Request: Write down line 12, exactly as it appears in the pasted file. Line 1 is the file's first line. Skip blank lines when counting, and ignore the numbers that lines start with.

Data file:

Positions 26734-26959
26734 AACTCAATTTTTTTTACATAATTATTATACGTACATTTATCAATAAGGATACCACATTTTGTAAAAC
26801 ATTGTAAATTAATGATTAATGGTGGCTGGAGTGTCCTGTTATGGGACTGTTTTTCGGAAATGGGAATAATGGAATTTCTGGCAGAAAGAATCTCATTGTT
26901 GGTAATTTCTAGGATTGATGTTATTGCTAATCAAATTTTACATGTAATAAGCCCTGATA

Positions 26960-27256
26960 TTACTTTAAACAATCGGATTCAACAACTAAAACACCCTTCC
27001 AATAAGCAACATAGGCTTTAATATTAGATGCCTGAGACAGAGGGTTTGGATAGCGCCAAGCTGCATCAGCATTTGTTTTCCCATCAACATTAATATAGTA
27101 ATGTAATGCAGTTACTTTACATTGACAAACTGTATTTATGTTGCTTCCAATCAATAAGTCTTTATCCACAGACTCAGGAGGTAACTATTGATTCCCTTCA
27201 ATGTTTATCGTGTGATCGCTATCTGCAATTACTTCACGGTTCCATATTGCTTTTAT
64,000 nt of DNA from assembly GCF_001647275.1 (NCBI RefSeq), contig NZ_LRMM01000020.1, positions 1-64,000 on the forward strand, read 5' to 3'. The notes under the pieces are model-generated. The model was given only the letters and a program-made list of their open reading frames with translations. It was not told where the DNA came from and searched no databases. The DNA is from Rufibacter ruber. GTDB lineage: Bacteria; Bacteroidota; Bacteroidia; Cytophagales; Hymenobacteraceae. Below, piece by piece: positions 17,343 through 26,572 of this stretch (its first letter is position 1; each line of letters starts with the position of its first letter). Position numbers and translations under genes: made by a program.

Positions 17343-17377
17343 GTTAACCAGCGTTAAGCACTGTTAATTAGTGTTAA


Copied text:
17343 GTTAACCAGCGTTAAGCACTGTTAATTAGTGTTAA